Of Diddley and Deftones
Now, this Mr. Scene is a regular Brigham Young when it comes to libations, so it was with bemused detachment that he observed those around him getting progressively more hammered. While a seated Mr. Diddley launched into long, loping jams, backed by Steve Mears and his band Probable Cause, the folks at the bar continued to get a good heat on. You know things are slightly askew when some hepcat behind you is loudly and pedantically describing the only Bo he knows—as a pitchman, with Bo Jackson, in a series of Nike commercials in the 1980s—to his companions. Yeah, those were some great ads, but c’mon, pal: There was a lot more to the guy onstage with the rectangular-body guitar than a side career as a shoe pitchman.
Anyway, that was last Sunday. This Sunday evening, January 11, Sacramento’s own contribution to rock ’n’ roll’s pantheon, Deftones, will appear as co-hosts on KWOD 106.5 FM’s local-music show, Sounds of Sacramento, along with regular host Marco Collins, partly to promote the band’s upcoming Memorial Auditorium “homecoming” show on Wednesday, January 21.
The long-running Sounds of Sacramento has been moved up an hour from its former time slot; it now airs at 9 p.m. The show dates back to the days when KWOD was owned by Sacramento-based Royce Broadcasting and was broadcast from the grungy studios at top of the Darth Vader-like Renaissance Tower downtown. (The station is now owned by suburban Philadelphia-based Entercom, and it has joined Entercom’s other local broadcast properties—“Smooth Jazz” KSSJ 94.7 FM, “The Eagle” KSEG 96.9 FM, “98 Rock” KRXQ 98.5 FM, “The End” KDND 107.9 FM and “Music of Your Life” KCTC 1320 AM—at the firm’s Madison Avenue complex in Foothill Farms.)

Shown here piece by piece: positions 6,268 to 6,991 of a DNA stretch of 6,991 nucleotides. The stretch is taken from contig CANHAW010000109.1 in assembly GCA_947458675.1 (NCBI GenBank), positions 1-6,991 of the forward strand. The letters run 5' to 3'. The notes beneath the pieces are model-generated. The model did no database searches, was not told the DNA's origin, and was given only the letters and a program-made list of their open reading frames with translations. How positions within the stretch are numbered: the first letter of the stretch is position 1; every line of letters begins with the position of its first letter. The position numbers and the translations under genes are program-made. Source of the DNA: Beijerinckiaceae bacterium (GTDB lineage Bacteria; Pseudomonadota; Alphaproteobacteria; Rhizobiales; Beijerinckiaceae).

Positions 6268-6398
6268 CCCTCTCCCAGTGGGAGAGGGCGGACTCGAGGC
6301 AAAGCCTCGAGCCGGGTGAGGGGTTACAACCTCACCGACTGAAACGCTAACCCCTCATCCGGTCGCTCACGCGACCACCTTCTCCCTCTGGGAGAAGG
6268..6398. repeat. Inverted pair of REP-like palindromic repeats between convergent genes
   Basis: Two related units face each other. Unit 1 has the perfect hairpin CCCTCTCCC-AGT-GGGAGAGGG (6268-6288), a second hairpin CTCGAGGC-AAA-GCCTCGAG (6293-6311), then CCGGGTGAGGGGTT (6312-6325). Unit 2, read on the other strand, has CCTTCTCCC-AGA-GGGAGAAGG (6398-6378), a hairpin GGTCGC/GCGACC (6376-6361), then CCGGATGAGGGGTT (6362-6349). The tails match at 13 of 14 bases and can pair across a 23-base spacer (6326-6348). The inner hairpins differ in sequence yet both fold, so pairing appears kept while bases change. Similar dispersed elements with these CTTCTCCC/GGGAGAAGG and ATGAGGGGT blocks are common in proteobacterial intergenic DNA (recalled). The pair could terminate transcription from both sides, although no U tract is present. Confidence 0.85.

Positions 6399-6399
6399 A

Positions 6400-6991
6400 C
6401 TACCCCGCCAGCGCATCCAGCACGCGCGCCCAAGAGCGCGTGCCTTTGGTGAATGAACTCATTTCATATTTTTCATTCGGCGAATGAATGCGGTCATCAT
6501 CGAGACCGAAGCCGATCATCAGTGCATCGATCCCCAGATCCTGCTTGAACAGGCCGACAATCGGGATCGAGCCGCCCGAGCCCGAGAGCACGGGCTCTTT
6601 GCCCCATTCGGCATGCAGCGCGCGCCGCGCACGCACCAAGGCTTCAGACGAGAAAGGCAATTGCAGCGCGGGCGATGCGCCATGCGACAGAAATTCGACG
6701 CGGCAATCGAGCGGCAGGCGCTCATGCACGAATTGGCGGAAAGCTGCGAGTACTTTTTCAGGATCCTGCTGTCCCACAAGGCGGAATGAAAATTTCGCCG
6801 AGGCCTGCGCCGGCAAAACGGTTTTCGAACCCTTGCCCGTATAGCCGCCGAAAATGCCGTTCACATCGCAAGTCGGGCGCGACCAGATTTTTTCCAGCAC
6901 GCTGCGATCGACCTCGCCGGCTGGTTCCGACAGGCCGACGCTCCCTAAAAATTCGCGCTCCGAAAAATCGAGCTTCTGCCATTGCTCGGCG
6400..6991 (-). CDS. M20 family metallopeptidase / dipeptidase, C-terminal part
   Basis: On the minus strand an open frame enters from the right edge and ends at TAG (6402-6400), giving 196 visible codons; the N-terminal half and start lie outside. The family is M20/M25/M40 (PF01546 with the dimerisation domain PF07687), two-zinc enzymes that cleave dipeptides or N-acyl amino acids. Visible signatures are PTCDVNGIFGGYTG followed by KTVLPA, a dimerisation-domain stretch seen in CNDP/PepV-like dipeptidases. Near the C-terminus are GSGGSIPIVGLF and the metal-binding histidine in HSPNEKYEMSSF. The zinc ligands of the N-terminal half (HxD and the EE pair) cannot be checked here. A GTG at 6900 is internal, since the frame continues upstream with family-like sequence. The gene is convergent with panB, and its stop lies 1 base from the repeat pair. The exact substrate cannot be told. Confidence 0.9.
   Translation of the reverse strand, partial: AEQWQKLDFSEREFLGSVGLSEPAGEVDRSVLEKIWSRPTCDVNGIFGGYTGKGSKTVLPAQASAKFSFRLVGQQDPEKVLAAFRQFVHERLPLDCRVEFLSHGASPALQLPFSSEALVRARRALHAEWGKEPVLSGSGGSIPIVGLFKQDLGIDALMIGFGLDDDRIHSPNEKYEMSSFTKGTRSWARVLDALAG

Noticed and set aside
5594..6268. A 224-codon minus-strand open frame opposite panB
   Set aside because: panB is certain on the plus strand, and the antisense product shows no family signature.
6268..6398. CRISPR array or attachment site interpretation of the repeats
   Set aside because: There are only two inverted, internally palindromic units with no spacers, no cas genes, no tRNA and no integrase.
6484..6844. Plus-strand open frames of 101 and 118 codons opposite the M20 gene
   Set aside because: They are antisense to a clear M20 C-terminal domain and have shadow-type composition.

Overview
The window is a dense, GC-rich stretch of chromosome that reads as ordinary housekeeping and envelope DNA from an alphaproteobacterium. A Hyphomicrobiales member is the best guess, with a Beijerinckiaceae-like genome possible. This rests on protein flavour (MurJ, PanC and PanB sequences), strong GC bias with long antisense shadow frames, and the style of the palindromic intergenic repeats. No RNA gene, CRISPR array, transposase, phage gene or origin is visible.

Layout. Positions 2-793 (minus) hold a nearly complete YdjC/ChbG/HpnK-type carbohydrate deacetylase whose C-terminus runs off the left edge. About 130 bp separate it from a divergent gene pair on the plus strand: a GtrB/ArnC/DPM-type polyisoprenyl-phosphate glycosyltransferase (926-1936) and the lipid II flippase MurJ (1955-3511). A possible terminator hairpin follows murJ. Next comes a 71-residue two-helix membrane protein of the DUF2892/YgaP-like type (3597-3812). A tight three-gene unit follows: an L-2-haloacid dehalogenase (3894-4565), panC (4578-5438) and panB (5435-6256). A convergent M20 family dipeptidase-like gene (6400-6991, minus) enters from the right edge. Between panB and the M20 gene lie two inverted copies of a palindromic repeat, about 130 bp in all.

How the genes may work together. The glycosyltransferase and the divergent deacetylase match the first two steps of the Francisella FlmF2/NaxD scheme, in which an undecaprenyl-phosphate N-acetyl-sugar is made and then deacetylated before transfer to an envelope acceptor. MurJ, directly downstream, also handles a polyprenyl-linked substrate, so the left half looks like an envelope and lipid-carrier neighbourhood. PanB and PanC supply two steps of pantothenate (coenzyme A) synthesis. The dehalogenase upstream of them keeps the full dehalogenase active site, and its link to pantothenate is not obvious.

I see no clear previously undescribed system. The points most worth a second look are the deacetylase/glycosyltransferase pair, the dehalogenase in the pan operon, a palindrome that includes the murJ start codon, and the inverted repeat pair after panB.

Though such local-music shows tend to focus more on the kinds of acts that major labels might be interested in signing—typically, modern-rock bands that emulate Deftones’ mix of metal and anthemic rock with elements appropriated from hip-hop, or nu-metal bands—at least they’re giving local acts a chance to get heard on radio. A critic might say that there’s a lot more to the local scene than the stuff Fred Durst might be interested in, but that’s really nitpicking. And in an age in which corporate decisions from afar all but rule out any local content making it into the programming mix, any local music on the radio is a good thing.
Oh, and happy birthday to the King of Rock ’n’ Roll. He would have turned 69 on Thursday, January 8. Rock a-hula, baby.